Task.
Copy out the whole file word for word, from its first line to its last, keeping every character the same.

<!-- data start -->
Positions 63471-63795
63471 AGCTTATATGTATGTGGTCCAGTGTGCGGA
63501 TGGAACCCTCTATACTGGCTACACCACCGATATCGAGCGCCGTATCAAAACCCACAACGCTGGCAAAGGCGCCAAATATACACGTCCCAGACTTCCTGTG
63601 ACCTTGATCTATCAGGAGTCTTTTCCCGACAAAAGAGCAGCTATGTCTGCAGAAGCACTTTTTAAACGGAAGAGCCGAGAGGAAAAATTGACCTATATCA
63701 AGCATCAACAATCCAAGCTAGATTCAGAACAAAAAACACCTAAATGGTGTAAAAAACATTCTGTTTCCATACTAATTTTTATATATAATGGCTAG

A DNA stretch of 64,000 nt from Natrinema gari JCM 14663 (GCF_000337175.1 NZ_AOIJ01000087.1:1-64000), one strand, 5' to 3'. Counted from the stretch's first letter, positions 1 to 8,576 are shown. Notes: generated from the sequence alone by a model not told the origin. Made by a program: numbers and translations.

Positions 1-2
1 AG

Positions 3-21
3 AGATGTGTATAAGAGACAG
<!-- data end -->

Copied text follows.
Positions 63471-63795
63471 AGCTTATATGTATGTGGTCCAGTGTGCGGA
63501 TGGAACCCTCTATACTGGCTACACCACCGATATCGAGCGCCGTATCAAAACCCACAACGCTGGCAAAGGCGCCAAATATACACGTCCCAGACTTCCTGTG
63601 ACCTTGATCTATCAGGAGTCTTTTCCCGACAAAAGAGCAGCTATGTCTGCAGAAGCACTTTTTAAACGGAAGAGCCGAGAGGAAAAATTGACCTATATCA
63701 AGCATCAACAATCCAAGCTAGATTCAGAACAAAAAACACCTAAATGGTGTAAAAAACATTCTGTTTCCATACTAATTTTTATATATAATGGCTAG

A DNA stretch of 64,000 nt from Natrinema gari JCM 14663 (GCF_000337175.1 NZ_AOIJ01000087.1:1-64000), one strand, 5' to 3'. Counted from the stretch's first letter, positions 1 to 8,576 are shown. Notes: generated from the sequence alone by a model not told the origin. Made by a program: numbers and translations.

Positions 1-2
1 AG

Positions 3-21
3 AGATGTGTATAAGAGACAG